Users Share SAN Staffing Struggles

Planning and communication are key to battling ignorance and misunderstanding

July 5, 2004

3 Min Read
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A panel of four IT managers closed the Storage World Conference/ASNP Annual Summit in Long Beach, Calif., last week with a lively discussion of storage staffing, in which the importance of planning and communication were cited as key to success -- especially as some end users still mistrust SAN technology.

"For the first year, it was a fight every time we wanted to move a direct-attached server to the SAN," said Gail Commer, IT manager of enterprise storage for Atlanta-based Southern Co. "Finally, [in-house users] are buying into it, now that they see the benefits... You just cannot communicate enough with other people in your organization."

Commer isn't alone. The panelists hail from diverse environments, including banking, healthcare, and energy. But all had to break new ground in their organizations to get a SAN team going.

For two of the panelists, the need for a SAN team rose only after the SAN was in place, and it became apparent it couldn't be managed in the "separate silo" fashion previously used for mainframes, Unix/Linux, and Windows applications. Putting reps from each group into single unit let them save money and improve efficiency while making their needs better understood.

A third panelist, representing a large bank, says her group made the SAN team part of the overall requisition for a new virtual SAN project replacing the original SAN. That eliminated the chance for problems to erupt.Other issues explored by the panelists included the following:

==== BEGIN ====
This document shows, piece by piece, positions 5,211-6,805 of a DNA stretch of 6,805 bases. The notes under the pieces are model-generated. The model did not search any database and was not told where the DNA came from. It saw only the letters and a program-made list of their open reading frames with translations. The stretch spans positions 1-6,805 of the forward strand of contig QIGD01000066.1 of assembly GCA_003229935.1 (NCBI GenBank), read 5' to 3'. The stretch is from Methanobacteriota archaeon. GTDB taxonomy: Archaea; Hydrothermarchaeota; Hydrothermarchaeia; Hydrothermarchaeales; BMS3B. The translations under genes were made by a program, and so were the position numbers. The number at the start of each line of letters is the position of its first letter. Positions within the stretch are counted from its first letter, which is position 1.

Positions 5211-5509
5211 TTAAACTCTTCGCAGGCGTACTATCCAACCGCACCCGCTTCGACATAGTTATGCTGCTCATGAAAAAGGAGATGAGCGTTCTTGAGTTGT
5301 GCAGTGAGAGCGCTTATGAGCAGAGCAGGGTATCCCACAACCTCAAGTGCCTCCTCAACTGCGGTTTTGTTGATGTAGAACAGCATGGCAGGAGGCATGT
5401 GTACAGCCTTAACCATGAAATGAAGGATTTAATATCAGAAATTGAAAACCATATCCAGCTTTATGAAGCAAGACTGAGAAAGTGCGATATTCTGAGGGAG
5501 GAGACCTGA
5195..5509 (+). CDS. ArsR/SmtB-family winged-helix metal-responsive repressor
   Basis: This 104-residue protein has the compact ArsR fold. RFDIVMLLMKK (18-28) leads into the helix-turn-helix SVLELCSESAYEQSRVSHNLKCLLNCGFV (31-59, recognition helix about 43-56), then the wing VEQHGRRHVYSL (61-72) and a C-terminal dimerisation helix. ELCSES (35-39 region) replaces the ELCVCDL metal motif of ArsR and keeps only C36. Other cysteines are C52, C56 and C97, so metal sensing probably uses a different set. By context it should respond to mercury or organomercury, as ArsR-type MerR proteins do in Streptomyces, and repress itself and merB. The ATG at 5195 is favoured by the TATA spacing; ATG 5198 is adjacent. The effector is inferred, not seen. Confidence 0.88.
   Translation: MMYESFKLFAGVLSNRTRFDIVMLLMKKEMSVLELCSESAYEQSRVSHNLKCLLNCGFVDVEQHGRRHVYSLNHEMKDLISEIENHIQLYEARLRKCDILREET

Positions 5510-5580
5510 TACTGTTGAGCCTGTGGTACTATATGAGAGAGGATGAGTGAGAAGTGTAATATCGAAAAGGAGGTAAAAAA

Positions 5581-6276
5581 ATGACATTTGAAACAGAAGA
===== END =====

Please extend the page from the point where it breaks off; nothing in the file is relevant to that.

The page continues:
• Separate support for open systems and mainframes. Two of the panelists say their SAN teams only deal with "open" systems, not mainframes, which continue to be served by separate DASD storage technicians. Greg Schuweiler of the Mayo Clinic, for instance, pointed wryly to the different orientations between Unix and mainframe experts, noting that his nascent SAN team, like his SAN, is mainly for the open, midrange systems -- even though he says mainframe technicians are good at helping define policies and procedures. Gail Commer, however, has both mainframe and open systems users on the team, and she says it's been beneficial for them to share pain points and knowledge of processes -- as well as "on call" hours.

  • Division of labor. Panelists conceded that deciding when the SAN team comes into play is an ongoing challenge. Server technicians often clash with the storage team over tasks related to data management. Here, planning is key. Panelists agreed that if it can be decided up front who's responsible for what, misunderstandings can be avoided.

  • Skills to look for in hiring. For Commer, getting the SAN team together entailed a cultural shift. Before the SAN, ITers were hired mainly for their technical skills. Now, she says, additions to the team have additional business and communication skills, so they can better deal with questions and concerns about SAN use that come from different parts of the organization.

  • Control of applications. SAN teams still face the age-old IT problem of making resources available for renegade applications that spring up without their knowledge. Suddenly, users who've created huge apps call for SAN resources that may not be there. Again, communication is vital: "We're trying to preach the importance of capacity and change management on the front end," Commer says.

  • Size of team. None of the panelists have large storage teams: One company is using "two and five-eighths" of a person to manage over 350 Tbytes of storage; a second uses just 3 to manage 90 Tbytes; and a third uses 9 to manage 150 Tbytes. In all cases, it seems once the team is in place and making decisions about storage, it's easier to call on other parts of IT to pitch in as needed.

The concept of a SAN team is also evolving. Panelists discussed the idea of creating a multi-skilled "data management group" geared to analyzing in-house user requirements and working with blade servers, SANs, and other networking to achieve the delivery of adequate resources for specific departments.

Mary Jander, Site Editor, Byte and Switch

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